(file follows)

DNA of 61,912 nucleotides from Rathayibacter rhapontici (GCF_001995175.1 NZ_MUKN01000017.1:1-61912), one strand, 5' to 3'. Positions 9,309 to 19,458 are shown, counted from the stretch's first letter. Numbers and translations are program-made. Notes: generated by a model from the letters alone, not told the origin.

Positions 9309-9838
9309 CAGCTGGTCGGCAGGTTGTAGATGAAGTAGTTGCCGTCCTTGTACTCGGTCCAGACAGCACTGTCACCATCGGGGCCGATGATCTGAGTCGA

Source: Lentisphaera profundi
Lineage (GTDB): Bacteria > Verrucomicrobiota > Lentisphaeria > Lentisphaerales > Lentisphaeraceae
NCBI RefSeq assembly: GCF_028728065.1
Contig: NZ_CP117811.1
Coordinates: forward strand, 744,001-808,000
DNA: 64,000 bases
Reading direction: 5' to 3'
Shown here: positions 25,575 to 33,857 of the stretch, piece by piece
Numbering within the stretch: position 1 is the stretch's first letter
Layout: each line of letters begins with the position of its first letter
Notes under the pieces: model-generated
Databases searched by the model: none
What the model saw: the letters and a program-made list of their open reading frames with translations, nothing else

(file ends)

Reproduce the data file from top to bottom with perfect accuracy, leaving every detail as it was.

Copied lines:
DNA of 61,912 nucleotides from Rathayibacter rhapontici (GCF_001995175.1 NZ_MUKN01000017.1:1-61912), one strand, 5' to 3'. Positions 9,309 to 19,458 are shown, counted from the stretch's first letter. Numbers and translations are program-made. Notes: generated by a model from the letters alone, not told the origin.

Positions 9309-9838
9309 CAGCTGGTCGGCAGGTTGTAGATGAAGTAGTTGCCGTCCTTGTACTCGGTCCAGACAGCACTGTCACCATCGGGGCCGATGATCTGAGTCGA

Source: Lentisphaera profundi
Lineage (GTDB): Bacteria > Verrucomicrobiota > Lentisphaeria > Lentisphaerales > Lentisphaeraceae
NCBI RefSeq assembly: GCF_028728065.1
Contig: NZ_CP117811.1
Coordinates: forward strand, 744,001-808,000
DNA: 64,000 bases
Reading direction: 5' to 3'
Shown here: positions 25,575 to 33,857 of the stretch, piece by piece
Numbering within the stretch: position 1 is the stretch's first letter
Layout: each line of letters begins with the position of its first letter
Notes under the pieces: model-generated
Databases searched by the model: none
What the model saw: the letters and a program-made list of their open reading frames with translations, nothing else